Greece’s Banks: What’s Behind the Struggle?

Dec 27, 2017

It’s no secret that Greek banks have been under pressure for the better part of a decade, contending with the effects of a deep economic recession as the country works through its excessive debts. While the Greek equity markets have managed to rally over 20% so far in 2017, returns for the nation’s banking sector are largely flat and have demonstrated intense volatility around news of potential asset quality reviews or stress tests.1

We believe this underperformance and bouts of volatility stems from the market’s intense scrutiny of Greek bank assets. Greek bank assets are particularly difficult to value given that they face significant non-performing loan (NPL) issues, meaning many loans are in default and the banks (and the market) are attempting to calculate how much they expect to recover of their principal. Based on how the banks are carrying these loans on their balance sheets, they believe they can recover on average just over half of the assets that they have designated as non-performing. But the banks currently trade at a 75% discount on average to their tangible book value, implying that the market predicts only a 12% recovery of these assets.2 Theoretically, if the market believed that the banks’ estimates of their assets and recovery levels were correct, the banks’ shares would trade close to their tangible book value.

The chart below shows the divergence between how various Greek banks are implying the recovery rate for the NPLs on their balance sheets, versus what the market is implying could be the recovery rate.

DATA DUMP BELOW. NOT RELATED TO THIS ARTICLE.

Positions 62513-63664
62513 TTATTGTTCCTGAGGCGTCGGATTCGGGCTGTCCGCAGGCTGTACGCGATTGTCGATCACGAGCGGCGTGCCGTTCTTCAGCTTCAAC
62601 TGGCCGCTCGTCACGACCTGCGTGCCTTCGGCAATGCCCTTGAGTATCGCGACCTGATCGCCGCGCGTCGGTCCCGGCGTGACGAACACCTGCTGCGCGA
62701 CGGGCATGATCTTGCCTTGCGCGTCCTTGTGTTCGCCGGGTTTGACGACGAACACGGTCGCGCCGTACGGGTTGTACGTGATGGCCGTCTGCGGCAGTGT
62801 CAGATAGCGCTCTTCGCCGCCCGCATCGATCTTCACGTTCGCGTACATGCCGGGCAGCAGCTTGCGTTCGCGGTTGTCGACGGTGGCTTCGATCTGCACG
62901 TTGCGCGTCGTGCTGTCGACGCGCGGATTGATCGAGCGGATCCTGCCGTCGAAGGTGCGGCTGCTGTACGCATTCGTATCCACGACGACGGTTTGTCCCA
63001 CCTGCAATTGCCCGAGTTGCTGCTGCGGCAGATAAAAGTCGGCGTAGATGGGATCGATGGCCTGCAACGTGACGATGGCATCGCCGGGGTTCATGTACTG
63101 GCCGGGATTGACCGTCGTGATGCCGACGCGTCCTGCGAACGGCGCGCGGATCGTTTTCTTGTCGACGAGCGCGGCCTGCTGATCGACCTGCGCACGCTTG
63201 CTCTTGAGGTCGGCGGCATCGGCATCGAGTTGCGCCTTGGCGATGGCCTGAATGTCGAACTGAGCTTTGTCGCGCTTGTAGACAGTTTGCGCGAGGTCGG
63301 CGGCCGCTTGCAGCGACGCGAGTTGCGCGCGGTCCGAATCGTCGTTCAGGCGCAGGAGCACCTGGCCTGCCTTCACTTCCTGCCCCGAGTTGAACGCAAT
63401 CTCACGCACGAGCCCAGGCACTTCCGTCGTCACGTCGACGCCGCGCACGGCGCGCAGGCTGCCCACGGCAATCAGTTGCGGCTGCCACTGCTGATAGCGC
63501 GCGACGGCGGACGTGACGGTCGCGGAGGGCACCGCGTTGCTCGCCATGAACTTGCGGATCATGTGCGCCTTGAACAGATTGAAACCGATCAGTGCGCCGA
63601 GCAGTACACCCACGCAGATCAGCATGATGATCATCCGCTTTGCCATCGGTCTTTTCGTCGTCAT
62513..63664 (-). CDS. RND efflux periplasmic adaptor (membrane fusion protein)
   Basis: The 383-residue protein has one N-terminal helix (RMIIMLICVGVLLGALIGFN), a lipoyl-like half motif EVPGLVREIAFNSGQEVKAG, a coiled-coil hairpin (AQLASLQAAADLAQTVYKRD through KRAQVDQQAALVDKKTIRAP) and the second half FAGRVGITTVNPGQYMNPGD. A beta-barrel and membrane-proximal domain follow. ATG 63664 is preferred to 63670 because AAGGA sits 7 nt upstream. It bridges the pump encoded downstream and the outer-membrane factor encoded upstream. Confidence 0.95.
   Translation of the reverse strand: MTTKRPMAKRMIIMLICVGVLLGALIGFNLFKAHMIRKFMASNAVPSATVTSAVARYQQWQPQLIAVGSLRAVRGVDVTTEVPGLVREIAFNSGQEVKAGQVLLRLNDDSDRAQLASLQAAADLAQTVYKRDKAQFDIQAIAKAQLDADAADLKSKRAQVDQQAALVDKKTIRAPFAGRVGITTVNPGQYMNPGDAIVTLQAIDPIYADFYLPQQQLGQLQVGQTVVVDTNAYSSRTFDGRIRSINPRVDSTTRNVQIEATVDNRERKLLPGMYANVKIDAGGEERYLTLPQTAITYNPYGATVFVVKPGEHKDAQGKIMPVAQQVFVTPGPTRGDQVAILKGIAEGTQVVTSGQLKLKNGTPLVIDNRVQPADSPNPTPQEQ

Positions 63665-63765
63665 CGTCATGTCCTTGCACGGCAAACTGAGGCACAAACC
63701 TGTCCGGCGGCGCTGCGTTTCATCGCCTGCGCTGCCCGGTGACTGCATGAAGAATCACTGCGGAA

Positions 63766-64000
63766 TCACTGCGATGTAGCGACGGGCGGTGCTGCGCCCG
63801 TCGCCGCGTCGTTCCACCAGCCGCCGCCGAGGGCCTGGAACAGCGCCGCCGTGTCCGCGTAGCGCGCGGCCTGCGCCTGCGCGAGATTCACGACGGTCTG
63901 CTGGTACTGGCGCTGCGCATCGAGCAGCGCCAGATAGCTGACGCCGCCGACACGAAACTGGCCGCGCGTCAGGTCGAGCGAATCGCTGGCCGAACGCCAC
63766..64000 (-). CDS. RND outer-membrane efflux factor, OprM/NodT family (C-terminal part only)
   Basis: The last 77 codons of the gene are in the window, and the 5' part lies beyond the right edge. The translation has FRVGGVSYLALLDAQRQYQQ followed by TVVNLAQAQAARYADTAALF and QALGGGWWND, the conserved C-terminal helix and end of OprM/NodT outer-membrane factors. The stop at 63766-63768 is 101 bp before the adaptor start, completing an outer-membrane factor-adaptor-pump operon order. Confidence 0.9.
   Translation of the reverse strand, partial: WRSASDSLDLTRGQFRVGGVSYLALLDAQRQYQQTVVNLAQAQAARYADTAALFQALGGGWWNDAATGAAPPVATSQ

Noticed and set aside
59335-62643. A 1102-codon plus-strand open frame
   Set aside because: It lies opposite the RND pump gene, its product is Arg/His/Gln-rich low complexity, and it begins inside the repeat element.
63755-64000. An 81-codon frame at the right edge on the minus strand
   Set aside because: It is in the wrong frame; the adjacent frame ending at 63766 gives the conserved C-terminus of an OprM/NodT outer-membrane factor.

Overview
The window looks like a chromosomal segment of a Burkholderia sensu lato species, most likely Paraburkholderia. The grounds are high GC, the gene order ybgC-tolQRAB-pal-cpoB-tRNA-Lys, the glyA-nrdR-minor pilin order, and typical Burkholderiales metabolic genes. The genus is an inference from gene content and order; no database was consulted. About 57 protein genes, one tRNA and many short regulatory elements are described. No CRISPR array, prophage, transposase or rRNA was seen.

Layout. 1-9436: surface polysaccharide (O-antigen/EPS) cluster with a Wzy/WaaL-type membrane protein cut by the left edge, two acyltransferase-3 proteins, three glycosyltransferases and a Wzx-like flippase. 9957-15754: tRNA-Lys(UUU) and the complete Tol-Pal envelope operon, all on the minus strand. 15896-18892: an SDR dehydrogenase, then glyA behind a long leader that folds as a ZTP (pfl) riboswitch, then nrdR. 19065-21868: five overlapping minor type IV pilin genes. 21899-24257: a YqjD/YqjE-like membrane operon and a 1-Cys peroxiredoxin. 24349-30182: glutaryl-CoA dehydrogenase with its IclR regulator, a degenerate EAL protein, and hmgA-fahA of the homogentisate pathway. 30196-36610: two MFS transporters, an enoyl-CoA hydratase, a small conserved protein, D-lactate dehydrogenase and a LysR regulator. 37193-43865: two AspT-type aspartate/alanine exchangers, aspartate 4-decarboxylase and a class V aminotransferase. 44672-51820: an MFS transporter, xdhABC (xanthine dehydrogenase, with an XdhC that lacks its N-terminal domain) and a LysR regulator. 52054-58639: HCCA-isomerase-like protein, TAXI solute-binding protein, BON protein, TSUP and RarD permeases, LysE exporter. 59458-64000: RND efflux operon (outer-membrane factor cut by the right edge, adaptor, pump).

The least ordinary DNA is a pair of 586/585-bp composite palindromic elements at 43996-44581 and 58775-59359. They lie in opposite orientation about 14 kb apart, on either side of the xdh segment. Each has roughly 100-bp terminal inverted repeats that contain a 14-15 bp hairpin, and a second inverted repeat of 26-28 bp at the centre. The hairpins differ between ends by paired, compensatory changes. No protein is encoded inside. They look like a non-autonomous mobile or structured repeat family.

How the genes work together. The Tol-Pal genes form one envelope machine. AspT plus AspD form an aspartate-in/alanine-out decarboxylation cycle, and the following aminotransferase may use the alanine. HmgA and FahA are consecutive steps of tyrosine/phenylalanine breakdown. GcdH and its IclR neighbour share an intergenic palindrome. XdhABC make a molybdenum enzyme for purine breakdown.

While this analysis is quite simple, as it assumes a bank’s assets are the only driver behind its share value, it can still give an idea of the differences between official bank expectations and the market’s opinion. If the market is correct about the lower NPL recovery levels and/or other assets that have not been designated as impaired, there could be potential negative downstream effects like another recapitalization that would dilute current shareholders. Other possibilities could include splitting bank assets into separate entities that hold either toxic or non-toxic assets. More regulatory oversight of banks could also result. If the banks are correct about their NPL recovery rates, it could signify a severe underpricing of Greek bank shares, meaning there is a major value opportunity in the sector.


Related ETFs

GREKGlobal X MSCI Greece ETF invests in among the largest and most liquid companies in Greece.

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International investments may involve risk of capital loss from unfavorable fluctuation in currency values, from differences in generally accepted accounting principles, or from economic or political instability in other nations. Securities focusing on a single country may be subject to higher volatility. Greece’s ability to repay its sovereign debt is in question, and the possibility of default is not unlikely. GREK is non-diversified.